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By Ryne Hambright
I’ve never had a tougher time trying to put pen to paper (or fingers to keys, I suppose) than I have with this.
I wish I could say it’s been like pulling teeth or banging my head against a wall. While the pain those idioms hold is accurate, they lack a key element that describes my current headspace. And that is the apathy. As much as these last few weeks (or months, or year) have hurt, I don’t have the energy nor the will to even open my mouth or lift my own head.
For as much as I question everything in my life and the world around me, it’s nice to have that rare instance of clarity. The other day I was reading an article and there was something in in that struck me because I immediately knew it was true. It basically wrestled with the idea that when we’re struggling with something, or having a rough go of things, we tend to speak to those things AFTER the fact. After things are better, once the sky has cleared, and the landscape shifts from valley to mountaintop. About how no one writes or talks to the present because in the present we’re usually a mess. We need retrospect and hindsight to feel like we can have a voice that holds any weight. Memiors and biographies are written by those who have risen above and most often speak from a place of comfort or notoriety, not from the trenches.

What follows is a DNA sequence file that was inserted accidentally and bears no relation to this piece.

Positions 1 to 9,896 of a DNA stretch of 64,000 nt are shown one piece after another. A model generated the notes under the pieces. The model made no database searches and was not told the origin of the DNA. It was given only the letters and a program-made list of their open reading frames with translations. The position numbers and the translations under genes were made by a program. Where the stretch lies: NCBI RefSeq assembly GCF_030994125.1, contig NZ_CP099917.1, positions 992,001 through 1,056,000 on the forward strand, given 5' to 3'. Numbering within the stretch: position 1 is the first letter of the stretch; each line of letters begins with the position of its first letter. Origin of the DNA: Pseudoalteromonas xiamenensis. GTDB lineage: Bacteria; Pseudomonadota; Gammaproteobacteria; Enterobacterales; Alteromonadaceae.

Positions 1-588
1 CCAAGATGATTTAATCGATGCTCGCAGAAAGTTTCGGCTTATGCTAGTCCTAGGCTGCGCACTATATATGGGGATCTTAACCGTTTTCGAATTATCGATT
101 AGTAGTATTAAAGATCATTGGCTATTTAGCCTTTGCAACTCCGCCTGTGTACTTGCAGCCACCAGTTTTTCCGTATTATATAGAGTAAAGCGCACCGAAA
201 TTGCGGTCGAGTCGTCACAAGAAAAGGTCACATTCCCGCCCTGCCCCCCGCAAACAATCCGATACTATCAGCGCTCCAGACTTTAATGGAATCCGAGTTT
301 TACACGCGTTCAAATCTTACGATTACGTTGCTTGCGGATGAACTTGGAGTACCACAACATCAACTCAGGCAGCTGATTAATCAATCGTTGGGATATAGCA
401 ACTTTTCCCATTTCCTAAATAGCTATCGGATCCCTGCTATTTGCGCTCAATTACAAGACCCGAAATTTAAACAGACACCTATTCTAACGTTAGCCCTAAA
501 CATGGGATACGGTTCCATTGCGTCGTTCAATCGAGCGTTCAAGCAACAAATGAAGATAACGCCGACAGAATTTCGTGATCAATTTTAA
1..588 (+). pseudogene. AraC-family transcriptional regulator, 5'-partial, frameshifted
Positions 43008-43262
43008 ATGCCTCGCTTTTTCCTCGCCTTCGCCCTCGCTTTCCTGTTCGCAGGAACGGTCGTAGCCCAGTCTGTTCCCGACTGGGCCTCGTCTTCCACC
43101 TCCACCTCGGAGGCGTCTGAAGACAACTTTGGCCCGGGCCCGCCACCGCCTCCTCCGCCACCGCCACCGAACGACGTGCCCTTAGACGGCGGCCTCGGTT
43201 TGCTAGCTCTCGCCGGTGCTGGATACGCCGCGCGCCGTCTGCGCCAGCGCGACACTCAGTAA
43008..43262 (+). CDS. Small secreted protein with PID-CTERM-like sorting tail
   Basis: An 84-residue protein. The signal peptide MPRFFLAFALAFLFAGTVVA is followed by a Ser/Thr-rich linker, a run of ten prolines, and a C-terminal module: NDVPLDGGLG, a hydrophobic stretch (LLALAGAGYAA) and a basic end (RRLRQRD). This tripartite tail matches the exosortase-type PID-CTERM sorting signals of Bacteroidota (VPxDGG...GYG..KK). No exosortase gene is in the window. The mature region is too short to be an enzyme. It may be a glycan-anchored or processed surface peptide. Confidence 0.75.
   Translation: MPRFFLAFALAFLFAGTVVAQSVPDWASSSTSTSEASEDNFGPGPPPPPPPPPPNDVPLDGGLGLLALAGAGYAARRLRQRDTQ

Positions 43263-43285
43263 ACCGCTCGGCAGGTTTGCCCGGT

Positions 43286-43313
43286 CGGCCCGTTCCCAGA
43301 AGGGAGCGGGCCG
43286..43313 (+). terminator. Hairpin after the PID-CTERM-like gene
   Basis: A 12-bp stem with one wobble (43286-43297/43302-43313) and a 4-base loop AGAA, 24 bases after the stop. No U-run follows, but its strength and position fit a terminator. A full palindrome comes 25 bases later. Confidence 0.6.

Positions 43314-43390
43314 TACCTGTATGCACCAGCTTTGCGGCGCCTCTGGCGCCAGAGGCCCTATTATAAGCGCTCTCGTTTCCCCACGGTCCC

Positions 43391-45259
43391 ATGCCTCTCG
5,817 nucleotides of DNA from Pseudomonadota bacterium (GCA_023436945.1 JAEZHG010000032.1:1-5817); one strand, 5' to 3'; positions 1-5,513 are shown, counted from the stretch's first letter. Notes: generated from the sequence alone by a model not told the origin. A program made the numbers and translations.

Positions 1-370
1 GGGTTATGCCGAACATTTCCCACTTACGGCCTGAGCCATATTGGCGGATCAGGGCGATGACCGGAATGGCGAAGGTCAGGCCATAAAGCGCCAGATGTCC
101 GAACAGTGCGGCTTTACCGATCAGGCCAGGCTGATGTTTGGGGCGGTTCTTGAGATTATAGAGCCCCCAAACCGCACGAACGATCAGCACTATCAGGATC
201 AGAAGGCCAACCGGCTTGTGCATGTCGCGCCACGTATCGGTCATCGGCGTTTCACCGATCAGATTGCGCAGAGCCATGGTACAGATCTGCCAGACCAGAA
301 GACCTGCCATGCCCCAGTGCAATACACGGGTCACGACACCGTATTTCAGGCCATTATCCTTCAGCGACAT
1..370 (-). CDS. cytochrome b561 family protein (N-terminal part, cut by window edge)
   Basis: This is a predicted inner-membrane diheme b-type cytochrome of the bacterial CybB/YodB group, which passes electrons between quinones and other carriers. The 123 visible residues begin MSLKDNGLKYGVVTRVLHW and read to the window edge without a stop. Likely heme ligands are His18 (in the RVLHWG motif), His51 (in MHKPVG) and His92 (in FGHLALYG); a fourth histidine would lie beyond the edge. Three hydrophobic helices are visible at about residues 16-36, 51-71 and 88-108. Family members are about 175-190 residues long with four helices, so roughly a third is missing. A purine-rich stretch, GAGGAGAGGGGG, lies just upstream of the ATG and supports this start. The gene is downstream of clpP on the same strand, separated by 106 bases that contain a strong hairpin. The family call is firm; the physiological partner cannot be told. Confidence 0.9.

But I’m still down there. I’m muddy and cold and honestly a little broken. But I want to speak up, even if it’s only to cry out. Even if I can’t be heard over the gunfire.
This has been a rough year, an ugly year. I lost a job. I attempted something much bigger than myself and failed. I tried to move to a new city and it blew up in my face. I wish the end result were something more palatable, more beautiful than it really is. I keep trying to turn it into something else, something prettier that I can hang my hat on. But every time I do it just ends up taking the same form, the same misshapen shape.
Maybe you’re here too, just stumbling around. Not sure how to get out or if you even want to. That’s okay. Maybe sometimes it’s not always about what happens afterwards or how the story ends. Maybe sometimes it’s about the people we meet while we’re down here and the conversations we have before we decide to climb out.
Maybe that’s the point.
Image: Naomi Young